At Senate Foreign Relations Committee hearings on the authorization of use of force in Syria, Secretary of State Kerry stated that “North Korea is hoping that ambivalence carries the day. They are listening for our silence.” Defense Secretary Hagel mentioned North Korea’s chemical weapons stockpiles, arguing that weakening of the norm against use of such weapons would “embolden other regimes to use or acquire chemical weapons.” No doubt North Korean leaders are closely watching the U.S. debate over intervention in Syria, but they will exploit Syrian intervention for their own ends regardless of what action the United States decides to take.
The Syria intervention debate draws a sharp distinction between weapons of mass destruction (WMD) acquisition and WMD use. North Korea has gained WMD capabilities and seems committed to their further development safe in the knowledge that their efforts will not elicit intervention. North Korea’s rocket launch and nuclear tests earlier this year elicited rhetorical condemnation, U.N. sanctions resolutions, and even shows of U.S.-ROK military force, but no pledges of kinetic action. The fact that the debate over intervention is about Syria and not about North Korea reaffirms to Pyongyang that its development of WMDs as part of a strategy to deter the United States has been correct.
North Korea has already crossed other WMD red lines drawn by the United States with impunity, including lines drawn to prevent North Korea’s nuclear acquisition and proliferation. Today North Korea’s most prominent customer for WMD-related items is Syria. Syria nearly completed the secret construction of a reactor capable of producing weapons-grade plutonium with North Korean help before the facility was bombed in the mid-2000s. The North Korea-Syria WMD relationship has extended to chemical weapons, with at least two North Korean shipments of chemical weapons related cargo having been interdicted in recent years based on reports to the UN Panel of Experts. Yet chemical weapons have barely appeared on the U.S.-DPRK policy agenda despite Pyongyang’s extensive stockpiles.
North Korea has successfully avoided accountability for its persistent efforts to expand its WMD capacity. The United States intervened in Iraq at the same time that North Korea was on the verge of conducting its first nuclear test. North Korea has publicly stated that the Obama administration’s intervention in Libya affirms that North Korea has taken the right path by pursuing its nuclear development. A U.S. focus only on Syria, despite evidence of North Korea’s support for the latter’s WMD programs, will strengthen Pyongyang’s belief that its nuclear weapons program is successfully deterring U.S. and international efforts from holding it accountable for its actions.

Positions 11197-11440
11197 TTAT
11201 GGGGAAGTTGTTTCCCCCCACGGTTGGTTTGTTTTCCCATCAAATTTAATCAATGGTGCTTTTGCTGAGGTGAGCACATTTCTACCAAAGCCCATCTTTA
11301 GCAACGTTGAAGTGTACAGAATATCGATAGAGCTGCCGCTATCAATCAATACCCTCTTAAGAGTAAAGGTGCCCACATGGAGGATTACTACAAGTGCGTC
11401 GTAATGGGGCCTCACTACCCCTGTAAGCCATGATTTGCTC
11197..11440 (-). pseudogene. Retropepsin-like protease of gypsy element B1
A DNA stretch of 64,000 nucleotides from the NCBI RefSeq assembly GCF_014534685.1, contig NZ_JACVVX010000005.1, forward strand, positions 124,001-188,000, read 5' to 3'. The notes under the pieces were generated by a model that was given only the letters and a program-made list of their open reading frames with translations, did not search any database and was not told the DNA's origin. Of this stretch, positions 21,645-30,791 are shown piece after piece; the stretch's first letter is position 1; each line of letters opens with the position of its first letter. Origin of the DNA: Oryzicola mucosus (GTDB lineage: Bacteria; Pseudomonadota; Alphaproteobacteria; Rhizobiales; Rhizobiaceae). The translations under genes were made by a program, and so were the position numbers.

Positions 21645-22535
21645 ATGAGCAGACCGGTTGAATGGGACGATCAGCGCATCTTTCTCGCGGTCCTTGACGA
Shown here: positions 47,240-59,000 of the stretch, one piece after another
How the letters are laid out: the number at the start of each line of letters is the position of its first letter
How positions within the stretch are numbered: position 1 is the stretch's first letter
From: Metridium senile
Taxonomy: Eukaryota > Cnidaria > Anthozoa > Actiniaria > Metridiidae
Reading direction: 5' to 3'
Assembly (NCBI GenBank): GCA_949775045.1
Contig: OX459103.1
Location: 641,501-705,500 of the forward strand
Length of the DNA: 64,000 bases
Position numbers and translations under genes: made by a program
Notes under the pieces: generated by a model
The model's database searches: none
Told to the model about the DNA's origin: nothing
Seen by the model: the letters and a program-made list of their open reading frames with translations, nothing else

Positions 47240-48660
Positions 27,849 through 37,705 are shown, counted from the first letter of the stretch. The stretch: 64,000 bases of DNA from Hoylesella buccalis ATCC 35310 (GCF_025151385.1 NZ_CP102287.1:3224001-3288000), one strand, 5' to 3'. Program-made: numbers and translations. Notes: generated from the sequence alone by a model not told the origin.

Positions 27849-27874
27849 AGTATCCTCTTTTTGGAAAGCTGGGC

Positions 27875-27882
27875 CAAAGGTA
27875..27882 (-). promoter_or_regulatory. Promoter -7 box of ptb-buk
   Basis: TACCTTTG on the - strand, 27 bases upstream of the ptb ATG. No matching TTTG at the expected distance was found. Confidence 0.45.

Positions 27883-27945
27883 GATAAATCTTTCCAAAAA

Thus, a precision strike to teach Syria a lesson on WMD use will not deter North Korea from building a capacity to directly threaten the United States or from using WMD if it deems necessary. It may instead strengthen the position of North Korean hardliners that it must build this capacity to strengthen deterrence. A U.S. strike on Syria will however provide a measure of assurance to U.S. allies who live under the threat of North Korean chemical and nuclear weapons use. Secretary Hagel’s references to concerns expressed by South Korea’s defense minister over Syrian use of chemical weapons and South Korea’s support for U.S. intervention at the G-20 reflect these concerns.
Earlier this year, North Korea made reckless threats to conduct a preemptive nuclear strike on the United States, highlighting the consequences that may ensue from North Korea’s persistent, gradual drive to marry a nuclear and long-range delivery capability that in only a few years could directly threaten the United States. North Korea is indeed watching, but its leaders are unlikely to take a lesson from U.S. intervention in Syria and instead will use whatever happens in Syria to its advantage. It is self-delusion to tell ourselves that action or inaction in Syria will prevent North Korea’s efforts to build a nuclear blackmail capability.
Scott A. Snyder is senior fellow for Korea studies and director of the program on U.S.-Korea policy at the Council on Foreign Relations. He was previously a senior associate in the international relations program of The Asia Foundation and Pacific Forum CSIS. He blogs at Asia Unbound, where this piece originally appeared.